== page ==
Before now, you could only catch their moves early if you had the time and expertise to comb through obscure SEC filings. Today, a Zacks strategy brings the best of them to you at "first sniff" so you can enjoy the full profit ride. During 2013, this approach was Zacks' best performer, more than doubling the S&P 500 with a stellar overall gain of +66.4%.
Scenario #2: Home on the Range
Markets are all about investing under uncertainty. And few markets are more uncertain than the ones gyrating back and forth in a volatile range, as bulls find that "buying the dips" has become more challenging and bears believe that finally they have the BIG correction they've been predicting.
But do you know what professional money managers like Steve Mandel of Lone Pine Capital, or the many funds of BlackRock, or even Carl Icahn do? First, they check to make sure the fundamentals are still in place that warrant a bull market vs. a bear market.
Then, they keep focused on picking exceptional stocks that others are irrationally selling because these investors look out past the volatility to what they see as the true and fair value for their investments that will be realized over time.
Now this is where my screening gets a little trickier because I am using the Zacks Rank, a short-term earnings momentum model, against the longer holding periods of the "whales" of the stock market, my name for the institutional investors. For this, I simply try to make sure I am buying in the lower end of a value range by some combination of technical or timing opportunity.
Often the timing opportunity is simply being very quick as soon as I see the "whale" announce his or her position. Other times it means waiting until the stock comes back a bit. In either case, it has led to many 20%+ winners for the portfolio. Two of my best sector/industry plays of the past year have been Technology and Biopharma. As you probably know, these areas also strongly outperformed the broad market.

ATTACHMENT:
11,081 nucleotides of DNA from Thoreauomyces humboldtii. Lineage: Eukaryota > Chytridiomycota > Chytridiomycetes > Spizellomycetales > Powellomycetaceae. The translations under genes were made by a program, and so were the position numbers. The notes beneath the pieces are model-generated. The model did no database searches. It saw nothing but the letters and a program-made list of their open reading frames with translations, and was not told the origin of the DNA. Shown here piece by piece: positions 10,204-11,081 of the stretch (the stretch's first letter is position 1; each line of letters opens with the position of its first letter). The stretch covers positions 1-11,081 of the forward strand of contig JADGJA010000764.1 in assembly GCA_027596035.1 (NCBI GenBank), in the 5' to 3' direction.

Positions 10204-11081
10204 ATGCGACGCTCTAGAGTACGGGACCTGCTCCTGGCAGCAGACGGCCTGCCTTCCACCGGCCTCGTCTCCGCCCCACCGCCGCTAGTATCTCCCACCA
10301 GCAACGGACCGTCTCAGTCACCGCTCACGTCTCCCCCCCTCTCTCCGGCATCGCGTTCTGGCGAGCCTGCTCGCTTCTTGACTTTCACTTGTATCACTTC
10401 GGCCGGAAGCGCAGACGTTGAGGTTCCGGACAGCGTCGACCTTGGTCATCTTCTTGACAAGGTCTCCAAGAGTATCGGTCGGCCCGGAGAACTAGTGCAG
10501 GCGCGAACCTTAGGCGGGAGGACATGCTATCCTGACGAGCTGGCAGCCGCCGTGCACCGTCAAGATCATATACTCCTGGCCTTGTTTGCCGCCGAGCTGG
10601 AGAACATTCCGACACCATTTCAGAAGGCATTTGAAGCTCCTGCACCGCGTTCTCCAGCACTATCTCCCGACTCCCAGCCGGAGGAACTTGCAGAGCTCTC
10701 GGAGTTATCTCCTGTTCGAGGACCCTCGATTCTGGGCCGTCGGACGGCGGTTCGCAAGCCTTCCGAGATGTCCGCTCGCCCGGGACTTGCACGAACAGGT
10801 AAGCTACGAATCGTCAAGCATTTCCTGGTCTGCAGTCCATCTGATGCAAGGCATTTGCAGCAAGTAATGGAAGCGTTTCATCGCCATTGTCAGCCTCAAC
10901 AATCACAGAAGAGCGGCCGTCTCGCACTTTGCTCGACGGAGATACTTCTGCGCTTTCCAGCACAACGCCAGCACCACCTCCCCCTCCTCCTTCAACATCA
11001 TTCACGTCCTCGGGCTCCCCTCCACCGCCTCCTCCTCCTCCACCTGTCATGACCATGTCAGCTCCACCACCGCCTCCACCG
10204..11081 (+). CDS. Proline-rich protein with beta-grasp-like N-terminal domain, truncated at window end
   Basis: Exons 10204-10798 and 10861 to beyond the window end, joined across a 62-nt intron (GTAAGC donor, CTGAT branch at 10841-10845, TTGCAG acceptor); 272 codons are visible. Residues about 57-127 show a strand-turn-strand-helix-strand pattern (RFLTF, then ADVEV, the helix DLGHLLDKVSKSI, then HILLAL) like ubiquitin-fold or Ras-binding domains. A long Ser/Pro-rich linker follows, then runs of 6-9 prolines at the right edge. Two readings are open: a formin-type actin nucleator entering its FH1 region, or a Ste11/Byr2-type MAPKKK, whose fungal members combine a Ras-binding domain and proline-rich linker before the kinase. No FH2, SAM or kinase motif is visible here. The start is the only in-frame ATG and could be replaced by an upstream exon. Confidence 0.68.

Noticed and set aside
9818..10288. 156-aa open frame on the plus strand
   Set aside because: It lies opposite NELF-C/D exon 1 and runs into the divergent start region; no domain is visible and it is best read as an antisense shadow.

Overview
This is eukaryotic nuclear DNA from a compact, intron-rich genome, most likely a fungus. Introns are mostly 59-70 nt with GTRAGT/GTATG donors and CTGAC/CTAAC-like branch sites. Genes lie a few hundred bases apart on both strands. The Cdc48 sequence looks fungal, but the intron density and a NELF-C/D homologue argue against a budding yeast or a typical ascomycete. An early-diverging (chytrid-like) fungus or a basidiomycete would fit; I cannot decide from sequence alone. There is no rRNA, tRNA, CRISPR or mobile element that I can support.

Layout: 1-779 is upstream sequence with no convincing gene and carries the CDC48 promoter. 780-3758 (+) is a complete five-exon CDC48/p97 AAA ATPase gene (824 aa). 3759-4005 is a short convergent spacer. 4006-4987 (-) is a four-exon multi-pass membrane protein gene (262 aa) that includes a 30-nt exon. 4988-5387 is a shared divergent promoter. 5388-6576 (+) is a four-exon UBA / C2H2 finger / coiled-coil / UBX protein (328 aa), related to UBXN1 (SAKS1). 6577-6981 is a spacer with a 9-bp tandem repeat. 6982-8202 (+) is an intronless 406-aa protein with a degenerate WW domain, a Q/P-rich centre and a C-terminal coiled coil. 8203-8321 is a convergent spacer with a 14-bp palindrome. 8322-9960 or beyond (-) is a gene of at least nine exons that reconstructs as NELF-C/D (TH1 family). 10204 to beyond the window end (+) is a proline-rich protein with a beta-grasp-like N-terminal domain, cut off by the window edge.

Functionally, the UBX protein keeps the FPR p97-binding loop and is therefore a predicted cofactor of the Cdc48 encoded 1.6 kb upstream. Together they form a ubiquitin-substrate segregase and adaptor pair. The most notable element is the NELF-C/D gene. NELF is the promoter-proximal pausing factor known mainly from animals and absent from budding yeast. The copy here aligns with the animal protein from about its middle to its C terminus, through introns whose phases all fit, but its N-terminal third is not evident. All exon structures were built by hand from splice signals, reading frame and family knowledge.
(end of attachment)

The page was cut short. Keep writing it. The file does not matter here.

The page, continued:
With solid gains in names like Valeant Pharmaceuticals (VRX), Pharmacyclics (PCYC), Synaptics (SYNA) and Ubiquiti Networks (UBNT), I have tried to capitalize on the long-term trends in medicine and communications that are definitely on the radars of the whales. In a sense, I am using their superior research teams and their capital to make outsized gains for my customers.
Other sectors and industries where this has worked terrifically are Retail and Energy. Remember, in the era of QE, money rarely leaves the market and goes to cash. It simply rotates to the next hot area.
Scenario #3: The BIG Correction
This is the scenario that every investor fears the most, and none of us can predict. All we can do is play the odds. What I do is assign probabilities to potential outcomes. And right now, the correction scenario is gaining some traction but it is still the least likely.